|Bottlebrush 'blooms' near Prevelly Park
Prevelly Park (including Lake Cave and Mammoth Cave)
Sleepy little seaside retreat
Prevelly, or Prevelly Park, was named after the Preveli monastery in Crete by Geoffrey Edwards, an Australian soldier who was given shelter by the monks during World War II. So grateful was Mr Edwards that he also built the typically Greek, St John the Theologian Church, on Wallcliffe Road as a permanent reminder of the debt of gratitude owed to the Cretan people by the allied soldiers who fought on Crete during the War. The church was completed in 1979.
Located 289 km south of Perth via Margaret River, Prevelly Park is a tiny little beach and picnic spot away from the bustle of tourism. It was first settled in the 1850s by Arthur Bussell, a member of the famous Bussell family who first settled around Augusta but later moved north to the Vasse River and established the town which now has their name, Busselton.
It was Arthur Bussell who built Wallcliffe (unfortunately it is in private hands and not open to the public) between 185565. Its gabled roof and attic windows give it the style of an English country house. Built from local stone and pit sawn timbers and boasting an extensive verandah it is recognised as one of the most important historic homes in the area.
There is a story that the labour employed to build the house included deserters from American whalers, an Aboriginal stockman (could it have been Sam Isaacs?) and ex-convicts. The house can still be seen from the Wallcliffe Road.
Apart from its obvious graciousness, Wallcliffe House is associated with a famous episode of adventure which generations of Australian school children were taught as an example of courage and heroism.
On 1 December 1876 the Georgette, a 211 ton steam and sail vessel, was grounded in Calgardup Bay just south of Isaacs Rocks (which are south of Prevelly). A plaque near the rocks records the event: While on her way to Albany the ship sprang a leak, the pumps failed and the stoke hold flooded. When she was still 20 miles (32 km) out to sea a boat was launched ready to be towed astern. It was stove in and its occupants thrown into the sea. Two women and five children drowned but the others were rescued by brothers Willie and James Dempster and crewman Dewar and Nunan. They made for the shore in the shipıs gig and reached Injidup twelve hours later. In the meantime passengers on Georgette kept bailing while the ship under sail headed for the coast and finally grounded. While the shipıs boat was in trouble in the surf two riders came galloping to the scene - Grace Bussell and stockman Sam Isaacs. They rode into the sea and with their timely help all on board reached the shore in safety and were taken to Wallcliffe House, the home of Grace Bussell, where they were welcomed and given shelter.ı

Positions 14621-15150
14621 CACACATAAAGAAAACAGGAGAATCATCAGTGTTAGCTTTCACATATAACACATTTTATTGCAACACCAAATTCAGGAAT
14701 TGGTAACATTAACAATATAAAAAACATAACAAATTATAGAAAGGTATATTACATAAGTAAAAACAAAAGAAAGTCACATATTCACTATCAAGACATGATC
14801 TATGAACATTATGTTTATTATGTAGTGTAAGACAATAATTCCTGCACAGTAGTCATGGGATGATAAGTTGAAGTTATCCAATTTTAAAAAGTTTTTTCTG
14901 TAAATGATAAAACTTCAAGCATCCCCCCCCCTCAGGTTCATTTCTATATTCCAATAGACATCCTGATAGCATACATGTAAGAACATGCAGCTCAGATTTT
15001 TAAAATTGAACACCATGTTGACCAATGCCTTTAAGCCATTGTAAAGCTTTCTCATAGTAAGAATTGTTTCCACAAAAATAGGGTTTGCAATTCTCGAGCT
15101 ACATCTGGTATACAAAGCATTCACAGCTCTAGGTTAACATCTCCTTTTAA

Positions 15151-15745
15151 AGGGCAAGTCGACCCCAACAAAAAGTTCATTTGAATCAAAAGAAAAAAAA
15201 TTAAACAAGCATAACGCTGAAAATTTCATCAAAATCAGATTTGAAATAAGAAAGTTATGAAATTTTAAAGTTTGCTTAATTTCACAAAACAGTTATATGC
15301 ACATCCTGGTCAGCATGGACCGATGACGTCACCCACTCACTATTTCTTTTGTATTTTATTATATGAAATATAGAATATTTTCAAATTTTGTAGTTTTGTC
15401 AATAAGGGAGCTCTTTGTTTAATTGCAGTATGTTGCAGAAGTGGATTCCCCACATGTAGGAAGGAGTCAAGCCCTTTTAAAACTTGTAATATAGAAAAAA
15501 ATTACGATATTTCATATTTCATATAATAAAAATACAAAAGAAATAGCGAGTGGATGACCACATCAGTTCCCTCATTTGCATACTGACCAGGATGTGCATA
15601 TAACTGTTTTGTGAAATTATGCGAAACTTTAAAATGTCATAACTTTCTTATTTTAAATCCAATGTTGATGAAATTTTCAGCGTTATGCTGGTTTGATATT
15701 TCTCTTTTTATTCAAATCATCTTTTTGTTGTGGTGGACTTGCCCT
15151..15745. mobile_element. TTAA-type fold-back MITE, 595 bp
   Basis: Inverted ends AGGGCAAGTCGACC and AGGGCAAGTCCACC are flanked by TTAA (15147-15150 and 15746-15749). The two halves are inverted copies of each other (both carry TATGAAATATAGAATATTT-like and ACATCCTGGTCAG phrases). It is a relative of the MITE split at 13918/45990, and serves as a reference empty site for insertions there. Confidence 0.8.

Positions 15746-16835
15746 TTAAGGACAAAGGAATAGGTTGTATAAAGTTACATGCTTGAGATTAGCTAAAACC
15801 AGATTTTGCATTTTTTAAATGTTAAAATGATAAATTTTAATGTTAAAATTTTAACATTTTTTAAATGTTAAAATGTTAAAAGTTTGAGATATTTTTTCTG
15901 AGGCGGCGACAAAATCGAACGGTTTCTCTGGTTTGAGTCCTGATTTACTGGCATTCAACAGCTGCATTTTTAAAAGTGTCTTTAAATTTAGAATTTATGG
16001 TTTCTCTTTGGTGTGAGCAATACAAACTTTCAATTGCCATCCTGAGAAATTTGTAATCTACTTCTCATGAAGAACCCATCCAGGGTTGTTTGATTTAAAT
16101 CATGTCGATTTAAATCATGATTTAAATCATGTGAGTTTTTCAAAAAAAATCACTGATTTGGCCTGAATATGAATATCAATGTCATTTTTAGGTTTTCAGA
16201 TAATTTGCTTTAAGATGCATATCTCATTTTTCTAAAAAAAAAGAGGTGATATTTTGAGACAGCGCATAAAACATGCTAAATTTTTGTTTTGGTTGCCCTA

Things to see:
Exploring the Caves
South of Prevelly on the Caves Road are two of the most interesting caves in Western Australia. Of particular interest is the Mammoth Cave. Discovered by Tim Connelly around 1900 the cave yielded some of the most valuable fossils found in the South West. In the cave have been found the remains of a Tasmanian tiger, a Tasmanian devil and a giant kangaroo all of which have been extinct for centuries in this part of Australia. In total over 10 000 animal bones were found in the cave. The cave was first opened to the public in 1904 with Tim Connelly as the caretaker and guide.
The other cave of great interest is the Lake Cave. Located 2 km south of Mammoth Cave, Lake Cave is noted as the most delicate and pretty of all the caves in the southern region. The entrance to the cave is through a collapsed cavern which forms a huge crater. This crater was first discovered by Fanny Bussell in about 1867 but it wasn't until the 1890s that Tim Connelly climbed down the 30 m cliff and entered the cave.The cave was open for public inspection in 1901. The lake and the delicate white formations, including an unusual table formationı created by a piece of flowstone and two columns, make this a cave of exceptional beauty.